Near-perfect mirror ready to be mounted in NASA’s Roman Space Telescope

NASA has reached a milestone in the development of its newest telescope, Roman, set to launch in 2025, with the completion of its primary mirror.

The Roman Space Telescope, named after the space pioneer and “mother of Hubble,” Nancy Grace Roman, will investigate distant facets of the universe including seeking to understand dark energy and searching for exoplanets. It will also look for wandering rogue planets, which could be far more abundant in our galaxy than previously thought.

To look at into the depths of space, Roman needs a large primary mirror 2.4 meters across which will allow it to capture a field of view 100 times that of Hubble. That primary mirror has now been completed and polished so finely that the average of the bumps on its surface is just 1.2 nanometers tall.

The Roman Space Telescope’s primary mirror reflects an American flag. Its surface is figured to a level hundreds of times finer than a typical household mirror.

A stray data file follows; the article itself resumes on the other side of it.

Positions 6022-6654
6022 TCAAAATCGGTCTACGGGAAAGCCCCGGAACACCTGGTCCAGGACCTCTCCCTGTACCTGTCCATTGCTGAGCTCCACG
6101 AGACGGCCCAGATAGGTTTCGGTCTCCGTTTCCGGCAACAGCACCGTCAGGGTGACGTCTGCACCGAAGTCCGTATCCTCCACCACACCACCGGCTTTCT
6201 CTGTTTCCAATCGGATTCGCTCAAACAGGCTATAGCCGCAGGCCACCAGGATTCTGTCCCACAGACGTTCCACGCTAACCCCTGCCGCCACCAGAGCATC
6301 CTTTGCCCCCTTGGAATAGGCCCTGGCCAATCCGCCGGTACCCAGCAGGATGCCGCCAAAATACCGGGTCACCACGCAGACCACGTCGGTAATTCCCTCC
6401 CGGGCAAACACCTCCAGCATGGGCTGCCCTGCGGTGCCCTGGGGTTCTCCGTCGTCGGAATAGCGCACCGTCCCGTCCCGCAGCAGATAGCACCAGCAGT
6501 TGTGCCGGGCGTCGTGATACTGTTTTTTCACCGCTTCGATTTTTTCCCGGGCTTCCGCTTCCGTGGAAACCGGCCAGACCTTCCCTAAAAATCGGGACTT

The Roman Space Telescope’s primary mirror reflects an American flag. Its surface is figured to a level hundreds of times finer than a typical household mirror. L3Harris Technologies

“Achieving this milestone is very exciting,” Scott Smith, Roman telescope manager at NASA’s Goddard Space Flight Center, said in a statement. “Success relies on a team with each person doing their part, and it’s especially true in our current challenging environment. Everyone plays a role in collecting that first image and answering inspiring questions.”

The mirror is a key part of a telescope as it directs light to science instruments such as Roman’s Wide Field Instrument, essentially a giant camera, and the Coronagraph Instrument, which can spot distant planets by blocking out the glare from nearby stars. To make sure the data is as accurate as possible, the mirror needs to have a near-perfect finish.

The mirror also needs to withstand the stresses of launch and the space environment, so it is made of special low-expansion glass which doesn’t expand and contract with temperature changes. By reducing the expansion and flex of the mirror, the telescope will be able to pick out more accurate details.

The mirror has been extensively tested alone, and the next step is for the mirror to be tested while mounted in its support structure.

“Roman’s primary mirror is complete, yet our work isn’t over,” said Smith. “We’re excited to see this mission through to launch and beyond, and eager to witness the wonders it will reveal.”

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